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Paradise Lost, 7-1: If Milton Did Post-Match Analysis for Germany-Brazil

To be read in the voice of Ian Darke.

Pool/Getty Images Sport
"We view
The dismal situation waste and wild, 
An Estádio Mineirão horrible, on all sides round
As one great furnace flamed, yet from those flames
No light, but rather darkness visible
And Brazilian children crying, David Luiz, too. Risible.
Seven goals, by Germans,
Thomas Muller, Miroslav Klose, two by Toni Kroos,
Sami Khedira, Andre Schurrle twice. 
Served only to discover sights of woe,
Our TV director panning round
No sexist female shots could be found, 
But crying women and children, Titanical
As rich Allemanges man the lifeboats full.
Regions of sorrow, doleful shades, where peace  
And rest can never dwell, hope never comes
Even after Oscar scored, no one cared
Save Neuer, screaming 
at Mezut Ozil; but torture without end
Still urges, and a fiery deluge of goals, fed
With ever-burning sulphur unconsumed:
The smell of Brazilian soccer stinking
And Hulk? What was Scolari thinking?
Such place eternal justice had prepared
For that ignominious coach, here his prison ordained:
A soccer stadium, his nation's team shamed.
In utter darkness, and their portion set
As far removed from God and light of Heaven
To play at home! To let in seven!
How far, how far, how far, how far,
From Sunday's final at the Maracana.
(As for Ronaldo, Pele, Zico, Socrates.
They join Brazil down on its knees.)
What though the field be lost?  
All is not lost; (yes it is, my camarada).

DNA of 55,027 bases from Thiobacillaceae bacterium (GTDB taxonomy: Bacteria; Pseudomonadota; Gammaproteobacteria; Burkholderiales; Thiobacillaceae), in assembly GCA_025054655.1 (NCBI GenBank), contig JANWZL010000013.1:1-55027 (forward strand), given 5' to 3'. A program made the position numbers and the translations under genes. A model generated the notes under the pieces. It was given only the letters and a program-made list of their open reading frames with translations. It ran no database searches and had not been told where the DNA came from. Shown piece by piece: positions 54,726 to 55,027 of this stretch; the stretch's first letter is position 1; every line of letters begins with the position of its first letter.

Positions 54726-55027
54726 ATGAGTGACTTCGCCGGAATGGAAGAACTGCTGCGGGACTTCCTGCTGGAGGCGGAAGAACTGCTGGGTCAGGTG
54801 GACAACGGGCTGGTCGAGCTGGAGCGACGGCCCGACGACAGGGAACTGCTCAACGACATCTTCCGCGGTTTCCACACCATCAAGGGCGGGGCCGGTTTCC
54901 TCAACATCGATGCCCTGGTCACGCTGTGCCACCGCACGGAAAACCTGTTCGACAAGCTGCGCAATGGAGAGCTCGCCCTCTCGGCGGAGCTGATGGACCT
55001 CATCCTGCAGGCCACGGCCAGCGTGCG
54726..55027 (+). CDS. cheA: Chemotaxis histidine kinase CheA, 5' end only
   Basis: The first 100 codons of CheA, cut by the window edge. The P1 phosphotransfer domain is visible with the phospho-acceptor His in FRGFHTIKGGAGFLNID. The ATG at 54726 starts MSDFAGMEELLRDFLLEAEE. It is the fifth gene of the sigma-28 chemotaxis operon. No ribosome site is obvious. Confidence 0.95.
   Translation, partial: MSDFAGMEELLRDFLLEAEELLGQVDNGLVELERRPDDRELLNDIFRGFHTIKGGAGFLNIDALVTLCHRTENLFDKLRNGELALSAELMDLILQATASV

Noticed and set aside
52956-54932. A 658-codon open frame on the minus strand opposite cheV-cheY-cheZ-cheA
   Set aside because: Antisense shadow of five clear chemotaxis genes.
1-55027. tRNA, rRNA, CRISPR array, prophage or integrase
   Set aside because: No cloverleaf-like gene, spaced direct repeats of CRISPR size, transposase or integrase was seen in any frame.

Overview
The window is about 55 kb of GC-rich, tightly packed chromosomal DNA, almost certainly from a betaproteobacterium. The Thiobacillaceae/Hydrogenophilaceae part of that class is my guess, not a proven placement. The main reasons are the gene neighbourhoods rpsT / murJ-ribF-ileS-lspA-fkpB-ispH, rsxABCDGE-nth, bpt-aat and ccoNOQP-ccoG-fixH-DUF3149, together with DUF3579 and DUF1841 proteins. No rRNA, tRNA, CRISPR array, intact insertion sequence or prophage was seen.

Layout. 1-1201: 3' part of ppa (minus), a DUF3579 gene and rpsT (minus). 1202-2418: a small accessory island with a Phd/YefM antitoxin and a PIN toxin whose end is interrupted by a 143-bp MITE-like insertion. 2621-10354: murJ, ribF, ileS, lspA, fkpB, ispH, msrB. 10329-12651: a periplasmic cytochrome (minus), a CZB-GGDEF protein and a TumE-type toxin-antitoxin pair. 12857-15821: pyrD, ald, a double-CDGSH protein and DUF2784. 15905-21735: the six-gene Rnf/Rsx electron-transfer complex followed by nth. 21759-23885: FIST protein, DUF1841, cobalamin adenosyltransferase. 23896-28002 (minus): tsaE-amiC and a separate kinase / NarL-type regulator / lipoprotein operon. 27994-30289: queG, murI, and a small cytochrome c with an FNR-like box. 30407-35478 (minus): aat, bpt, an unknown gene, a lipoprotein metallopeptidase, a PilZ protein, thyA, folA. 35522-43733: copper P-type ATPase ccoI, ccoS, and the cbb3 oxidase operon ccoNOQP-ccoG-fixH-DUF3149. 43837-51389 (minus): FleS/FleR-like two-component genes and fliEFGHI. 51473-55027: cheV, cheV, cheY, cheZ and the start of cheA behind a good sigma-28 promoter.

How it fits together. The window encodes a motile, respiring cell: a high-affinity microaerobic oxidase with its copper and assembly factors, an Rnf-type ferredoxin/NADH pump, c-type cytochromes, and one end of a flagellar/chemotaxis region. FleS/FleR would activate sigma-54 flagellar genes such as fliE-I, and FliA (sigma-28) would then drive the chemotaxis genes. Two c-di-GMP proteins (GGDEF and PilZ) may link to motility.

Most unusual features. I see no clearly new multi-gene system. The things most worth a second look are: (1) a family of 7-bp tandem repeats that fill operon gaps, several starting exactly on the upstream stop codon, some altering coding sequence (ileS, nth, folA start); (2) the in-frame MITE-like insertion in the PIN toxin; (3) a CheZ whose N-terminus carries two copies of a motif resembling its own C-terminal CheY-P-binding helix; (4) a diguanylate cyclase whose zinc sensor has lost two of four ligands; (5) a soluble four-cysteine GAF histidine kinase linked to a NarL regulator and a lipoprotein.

You kicked the Colombians, who kicked you back
A Waterloo. A sunk Armada.
Breaking the back of blonde-tipped Neymar
And your captain got a stupid yeller card,
And you lost the unconquerable will.
The Germans brought to mind Yokohama 
The 2002 final, "Ronaldorama!"
And made a study of revenge, efficient hate,
And courage never to submit or yield:
Though truth be told there was not a tackle
That did not go unmade.
After twenty nine minutes it was fully five---
Should you bow and sue for grace
With suppliant knee, and deifie Low's power,
Who urged the terror of this team so late
Gainst scribes in German newspapers
Who doubted his Empire? (That were a Low blow indeed.) 
That were an ignominy and shame beneath 
This downfall; though football fans
Remembered dives and missed passes
Hulk's inability, Fred's impassive face
Against Croatia. And Jo. Let's not forget Jo.
Oh! Today they picked little Bertrand
Hardly a terrier, though, not exactly Russell.
And Will. I. An. remained on the bench
Until the score ran upwards t'wards a tenth.
Since by Fate the strength of teams
Can be masked by loyal fans and screams
Yet this Empyreal German masterclass did not fail,
And aghast at experience of this great event
We look ahead to tomorrow' game:
The Dutch are not worse, in foresight much advanced,
The Argentines have Messi, though they have no Angel
Upon these dreams our World Cup hopes do dwell.
But which of these, when faced with the Deutsche,
Should neutrals cheer for? What a choice!
We may with more successful hope they resolve 
To wage by force or else eternal war
On Lahm's intelligence, Mueller's guile
Put a foot in on Schweinsteiger once in a while.
Give Hoewedes a shove, Boateng a pummel,
Could someone nutmeg big Mats Hummels?
Irreconcilable, though, that Brazilian team
They ran around, their asses reamed
And the grand foe, the Germans, who never lose
(Can Man U please buy Toni Kroos?)
Who now triumphs, and in th' excess of joy
Sole reigning holds the Tyranny of Heav'n.
Though their fans must stay seated, while Brazilians bolt
Their sambas turned to street revolt." 
So spake th' Apostate Angel, Ian Darke,
Incredulous, and turned to Macca,
Who vaunting aloud, in Scouse, began:
"The Brazilian players, to a man
I cannot praise a single one."
And racked with deep Liverpudlian despair
"You came to play the Germans, but you were not there!"
And saying good night to the Horizonte sun,
Darke spake: "That's all from us. Germany 7. Brazil 1."